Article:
Working vocal cords grown in a lab for the first time

For the first time, scientists at the University of Wisconsin have managed to grow functional vocal cord tissue in the laboratory, in the hope that it can restore a voice to those who have lost their own vocal cords to cancer surgery or other injuries.

“Voice is a pretty amazing thing, yet we don’t give it much thought until something goes wrong,” says Welham, an associate professor of surgery in the UW School of Medicine and Public Health. “Our vocal cords are made up of special tissue that has to be flexible enough to vibrate, yet strong enough to bang together hundreds of times per second. It’s an exquisite system and a hard thing to replicate.”

To grow the vocal cords, the team took vocal cord tissue from a cadaver and four patients who had their larynxes removed. They then isolated, purified and grew the cells from the mucous membrane, before applying them to a 3D collagen scaffold.

After two weeks, the cells grew together to form tissue, and produced many of the same proteins of normal vocal cords. To test them out, the team then transplanted the bioengineered tissue into larynxes that had been removed from dogs. The larynxes were attached to artificial wind pipes and warm air was blown though them. Although not as good as the real thing, the lab-grown tissue still produced sound and had qualities of viscosity and elasticity similar to normal tissue.

How do we speak?

Vocal cords, also known as vocal folds, are situated in the larynx, which is placed at the top of the trachea. They are layers of mucous membranes that stretch across the larynx and control how air is expelled from the lungs in order to make certain sounds. The primary usage of vocal cords within humans is to communicate and it is hypothesised that human vocal cords actually developed to the extent we see now to facilitate advanced levels of communication in response to the formation of social groupings during phases of primate, and specifically human, evolution.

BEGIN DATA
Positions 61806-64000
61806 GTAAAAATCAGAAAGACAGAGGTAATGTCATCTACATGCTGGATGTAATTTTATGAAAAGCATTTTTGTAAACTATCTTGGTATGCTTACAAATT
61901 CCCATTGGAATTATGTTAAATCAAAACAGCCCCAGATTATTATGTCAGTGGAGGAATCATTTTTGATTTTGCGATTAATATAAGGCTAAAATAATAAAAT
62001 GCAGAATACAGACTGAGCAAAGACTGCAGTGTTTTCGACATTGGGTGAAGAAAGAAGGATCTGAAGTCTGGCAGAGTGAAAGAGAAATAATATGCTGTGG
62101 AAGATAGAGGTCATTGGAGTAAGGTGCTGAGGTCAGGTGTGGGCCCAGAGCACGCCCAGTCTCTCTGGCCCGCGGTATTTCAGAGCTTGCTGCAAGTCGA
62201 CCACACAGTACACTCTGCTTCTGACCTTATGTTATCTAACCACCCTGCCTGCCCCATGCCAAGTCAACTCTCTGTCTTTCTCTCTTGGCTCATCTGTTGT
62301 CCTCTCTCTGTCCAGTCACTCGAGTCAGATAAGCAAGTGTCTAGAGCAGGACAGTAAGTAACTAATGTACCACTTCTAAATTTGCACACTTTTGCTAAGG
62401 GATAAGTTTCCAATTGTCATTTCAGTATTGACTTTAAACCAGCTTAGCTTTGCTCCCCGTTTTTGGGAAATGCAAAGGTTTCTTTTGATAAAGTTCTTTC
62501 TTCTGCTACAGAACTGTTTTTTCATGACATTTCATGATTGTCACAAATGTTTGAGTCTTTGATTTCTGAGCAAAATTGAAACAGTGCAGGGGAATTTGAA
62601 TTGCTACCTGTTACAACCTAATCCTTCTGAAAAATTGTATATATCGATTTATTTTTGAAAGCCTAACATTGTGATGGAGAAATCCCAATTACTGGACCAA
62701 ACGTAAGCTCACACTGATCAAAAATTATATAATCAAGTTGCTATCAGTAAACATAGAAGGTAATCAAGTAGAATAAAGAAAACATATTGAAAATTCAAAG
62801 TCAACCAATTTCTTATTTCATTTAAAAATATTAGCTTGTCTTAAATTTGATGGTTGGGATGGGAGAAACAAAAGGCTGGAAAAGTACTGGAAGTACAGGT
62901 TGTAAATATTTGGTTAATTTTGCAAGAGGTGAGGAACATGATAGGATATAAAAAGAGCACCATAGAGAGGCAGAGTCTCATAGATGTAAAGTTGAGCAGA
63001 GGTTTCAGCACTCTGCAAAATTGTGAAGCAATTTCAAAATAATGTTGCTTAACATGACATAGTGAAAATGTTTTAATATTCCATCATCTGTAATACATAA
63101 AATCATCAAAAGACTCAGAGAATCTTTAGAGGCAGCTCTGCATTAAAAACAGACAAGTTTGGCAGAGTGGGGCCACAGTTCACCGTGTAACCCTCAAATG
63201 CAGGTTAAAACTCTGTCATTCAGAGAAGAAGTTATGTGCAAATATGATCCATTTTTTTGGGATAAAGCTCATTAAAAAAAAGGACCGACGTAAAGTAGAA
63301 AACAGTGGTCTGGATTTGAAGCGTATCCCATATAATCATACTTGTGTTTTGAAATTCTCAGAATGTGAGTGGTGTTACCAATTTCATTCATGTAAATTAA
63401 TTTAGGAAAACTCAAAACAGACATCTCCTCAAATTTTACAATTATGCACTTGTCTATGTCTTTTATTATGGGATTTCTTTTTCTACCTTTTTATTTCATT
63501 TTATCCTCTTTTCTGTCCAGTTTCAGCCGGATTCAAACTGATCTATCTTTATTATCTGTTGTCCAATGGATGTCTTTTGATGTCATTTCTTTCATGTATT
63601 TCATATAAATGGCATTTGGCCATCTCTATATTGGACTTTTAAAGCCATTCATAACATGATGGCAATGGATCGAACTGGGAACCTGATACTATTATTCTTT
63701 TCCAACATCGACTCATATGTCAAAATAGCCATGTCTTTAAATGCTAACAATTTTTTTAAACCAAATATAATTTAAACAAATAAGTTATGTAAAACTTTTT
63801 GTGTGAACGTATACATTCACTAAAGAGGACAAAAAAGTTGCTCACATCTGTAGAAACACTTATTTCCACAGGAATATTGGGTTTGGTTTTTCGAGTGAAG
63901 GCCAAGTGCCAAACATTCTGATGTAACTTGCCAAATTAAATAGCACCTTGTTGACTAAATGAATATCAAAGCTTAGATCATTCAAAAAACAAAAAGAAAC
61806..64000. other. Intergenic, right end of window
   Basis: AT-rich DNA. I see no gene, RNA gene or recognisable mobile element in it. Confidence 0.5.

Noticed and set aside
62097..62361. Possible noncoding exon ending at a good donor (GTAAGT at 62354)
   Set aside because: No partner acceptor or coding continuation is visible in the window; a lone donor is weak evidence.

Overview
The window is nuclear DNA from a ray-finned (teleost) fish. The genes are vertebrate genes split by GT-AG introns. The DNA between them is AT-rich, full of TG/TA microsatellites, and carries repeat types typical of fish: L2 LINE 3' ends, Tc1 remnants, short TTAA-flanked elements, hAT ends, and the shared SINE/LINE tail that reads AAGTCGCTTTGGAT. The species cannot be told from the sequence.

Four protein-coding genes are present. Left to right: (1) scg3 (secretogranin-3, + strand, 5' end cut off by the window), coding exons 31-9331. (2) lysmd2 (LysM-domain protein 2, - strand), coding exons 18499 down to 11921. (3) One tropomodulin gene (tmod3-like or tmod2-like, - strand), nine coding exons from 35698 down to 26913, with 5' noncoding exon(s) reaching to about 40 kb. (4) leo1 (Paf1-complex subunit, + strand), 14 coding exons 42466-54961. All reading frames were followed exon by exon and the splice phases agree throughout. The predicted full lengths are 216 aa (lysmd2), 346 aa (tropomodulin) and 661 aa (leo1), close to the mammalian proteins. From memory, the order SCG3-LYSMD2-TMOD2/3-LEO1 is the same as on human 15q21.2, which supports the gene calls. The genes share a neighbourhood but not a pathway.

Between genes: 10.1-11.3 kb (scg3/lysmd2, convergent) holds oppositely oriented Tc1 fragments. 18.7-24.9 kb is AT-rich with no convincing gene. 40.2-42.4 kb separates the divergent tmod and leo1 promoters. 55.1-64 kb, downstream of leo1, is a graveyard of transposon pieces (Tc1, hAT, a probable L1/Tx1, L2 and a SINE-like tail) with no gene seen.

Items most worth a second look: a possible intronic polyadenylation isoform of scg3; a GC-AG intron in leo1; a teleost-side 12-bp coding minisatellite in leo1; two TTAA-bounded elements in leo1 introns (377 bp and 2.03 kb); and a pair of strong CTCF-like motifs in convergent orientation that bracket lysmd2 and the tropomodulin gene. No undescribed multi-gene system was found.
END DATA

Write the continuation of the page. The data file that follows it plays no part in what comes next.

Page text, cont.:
As air is expelled from the lungs, the vocal folds vibrate and collide to produce a range of sounds. The type of sound emitted is effected by exactly how the folds collide, move and stretch as air passes over them. An individual ‘fundamental frequency’ (their standard pitch) is determined by the length, size and tension of their vocal cords. Movement of the vocal folds is controlled by the vagus nerve, and sound is then further fine-tuned to form words and sounds that we can recognise by the larynx, tongue and lips. Fundamental frequency in males averages at 125Hz, and at 210Hz in females. Children have a higher average pitch at around 300Hz.

vocal chords
How do we speak?

What’s the difference between male and female vocal chords?

Male voices are often much lower than female voices. This is primarily due to the different size of vocal folds present in each sex, with males having larger folds that create a lower pitched sound, and females having smaller folds that create a higher pitch sound. The average size for male vocal cords are between 17 and 25mm, and females are normally between 12.5 and 17.5mm. From the range in size, however, males can be seen to have quite high pitch voices, and females can have quite low pitch voices.

The other major biological difference that effects pitch is that males generally have a larger vocal tract, which can further lower the tone of their voice independent of vocal cord size. The pitch and tone of male voices has been studied in relation to sexual success, and individuals with lower voices have been seen to be more successful in reproduction. The reason proposed for this is that a lower tone voice may indicate a higher level of testosterone present in a male.

Discover more amazing science in the latest issue of How It Works magazine. It’s available from all good retailers, or you can order it online from the ImagineShop. If you have a tablet or smartphone, you can also download the digital version onto your iOS or Android device. To make sure you never miss an issue of How It Works magazine, make sure you subscribe today!

Plus take a look at:

Why does your voice sound different to yourself?

How do we control the volume of our voices?

Why does helium make your voice sound high-pitched?